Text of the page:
What They Say:
It’s official. Musashino Animation’s next production is “Third Aerial Girls’ Squad!” In a surprising turn of events, Aoi finds herself assigned as the production manager for the project, but from the very beginning, it looks like she may be overwhelmed by the sheer magnitude of the project. Of course, her old friend Ema is already aboard as one of the animators, while Midori makes an enormous contribution by taking on many of the program’s important research duties. And when Misa’s new company contracts to produce CG for the series, all but one of the members of the old animation club are working on the same production! Left out again, Shizuka auditions for a role, but, as a relatively new voice actor, the odds of her being cast in a major part seem highly unlikely. That doesn’t break the bonds of their friendship, however, and there are tons of surprises ahead as TAGS’s journey to broadcast draws to the finish in the second collection of SHIROBAKO!
Contains episodes 13-24.
Just as it was in the first collection, Sentai’s home-release of Shirobako is [unsurprisingly] brought to us containing only the Japanese dub. This isn’t a huge surprise, though, considering it might have been a little stressful to cast over 50 roles had they elected to dub the series. Regardless, the original audio quality remains fantastic. Shirobako features over 60 minutes of original background music as well as several original full-length songs. The audio is presented in Dolby Digital 2.0 and does not clip or peak at any point throughout the series.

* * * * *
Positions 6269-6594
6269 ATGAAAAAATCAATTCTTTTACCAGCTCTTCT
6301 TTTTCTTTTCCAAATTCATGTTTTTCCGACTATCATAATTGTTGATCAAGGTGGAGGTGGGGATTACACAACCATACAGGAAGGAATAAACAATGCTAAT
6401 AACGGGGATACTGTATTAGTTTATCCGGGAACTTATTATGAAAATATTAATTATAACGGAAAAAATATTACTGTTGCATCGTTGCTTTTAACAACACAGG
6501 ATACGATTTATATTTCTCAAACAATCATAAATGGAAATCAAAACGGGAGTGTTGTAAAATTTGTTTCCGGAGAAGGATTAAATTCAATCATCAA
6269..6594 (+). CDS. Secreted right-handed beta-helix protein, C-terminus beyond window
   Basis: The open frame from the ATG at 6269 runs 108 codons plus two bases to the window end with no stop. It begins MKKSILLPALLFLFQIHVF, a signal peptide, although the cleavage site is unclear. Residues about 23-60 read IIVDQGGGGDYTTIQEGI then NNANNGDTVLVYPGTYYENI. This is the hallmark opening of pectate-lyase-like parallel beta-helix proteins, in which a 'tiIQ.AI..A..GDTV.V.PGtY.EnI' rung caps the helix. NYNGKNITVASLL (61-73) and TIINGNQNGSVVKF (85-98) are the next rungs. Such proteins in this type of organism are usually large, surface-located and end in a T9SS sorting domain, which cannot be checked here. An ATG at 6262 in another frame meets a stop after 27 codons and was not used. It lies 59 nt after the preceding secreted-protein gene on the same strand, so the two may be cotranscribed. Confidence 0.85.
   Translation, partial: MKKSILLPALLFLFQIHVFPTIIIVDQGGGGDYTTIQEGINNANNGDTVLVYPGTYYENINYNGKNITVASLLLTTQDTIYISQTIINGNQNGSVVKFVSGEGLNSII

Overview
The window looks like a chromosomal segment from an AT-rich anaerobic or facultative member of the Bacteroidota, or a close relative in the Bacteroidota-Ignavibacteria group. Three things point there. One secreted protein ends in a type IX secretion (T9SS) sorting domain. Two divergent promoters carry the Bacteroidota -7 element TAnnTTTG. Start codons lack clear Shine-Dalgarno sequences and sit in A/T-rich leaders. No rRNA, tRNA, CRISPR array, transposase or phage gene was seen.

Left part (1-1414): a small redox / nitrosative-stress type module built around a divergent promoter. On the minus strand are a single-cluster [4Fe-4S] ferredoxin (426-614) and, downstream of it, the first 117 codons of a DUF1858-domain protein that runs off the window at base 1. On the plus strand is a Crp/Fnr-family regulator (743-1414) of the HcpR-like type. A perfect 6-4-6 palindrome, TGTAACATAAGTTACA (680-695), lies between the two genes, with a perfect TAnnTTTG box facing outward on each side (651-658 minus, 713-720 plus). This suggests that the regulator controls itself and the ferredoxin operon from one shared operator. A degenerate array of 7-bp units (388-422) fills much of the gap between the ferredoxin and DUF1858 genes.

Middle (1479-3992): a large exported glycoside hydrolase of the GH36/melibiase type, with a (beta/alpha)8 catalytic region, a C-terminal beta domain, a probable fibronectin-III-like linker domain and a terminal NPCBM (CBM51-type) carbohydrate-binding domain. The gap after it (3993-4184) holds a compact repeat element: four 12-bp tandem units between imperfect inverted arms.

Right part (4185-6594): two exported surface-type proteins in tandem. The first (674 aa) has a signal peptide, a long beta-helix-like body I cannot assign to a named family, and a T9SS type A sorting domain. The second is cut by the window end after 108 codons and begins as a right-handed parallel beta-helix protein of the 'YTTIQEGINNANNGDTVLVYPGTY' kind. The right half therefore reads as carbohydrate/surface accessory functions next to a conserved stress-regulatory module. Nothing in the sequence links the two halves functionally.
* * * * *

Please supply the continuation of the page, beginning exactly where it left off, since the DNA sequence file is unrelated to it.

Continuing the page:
The video specs for this DVD release restrict graphics to the quality of 480i with a basic aspect ratio of 16×9. Of course, not much else is to be expected from DVDs at this point in their lifespan. Despite the video definition, Shirobako still manages to utilize its extremely clean art style in order to keep the series looking beautiful. There are no frame skips, cuts, or jumps at any point in the series. One more thing to note is that the extremely varied color palette is only slightly diluted from video quality. But once again, that’s only due to the fact that you can’t really get much more out of a standard definition DVD release.
If you read my review for Collection 1, you would have seen me rave about the cover design. Well, this time around, it’s even better. The front cover for Collection 2 has Aoi and friends gathered around on a vibrant hill staring off at the horizon (Or something else that we can’t see) and manages to mesh all of the colors of the rainbow into one gorgeous original picture that stands out as a gem amongst my DVD collections. The package comes shrinkwrapped and tucked away neatly. The rear cover, just as it was in the first collection, displays various thumbnails from the series and more inspirational Shirobako quotes. The synopsis is displayed on the bottom half of the cover.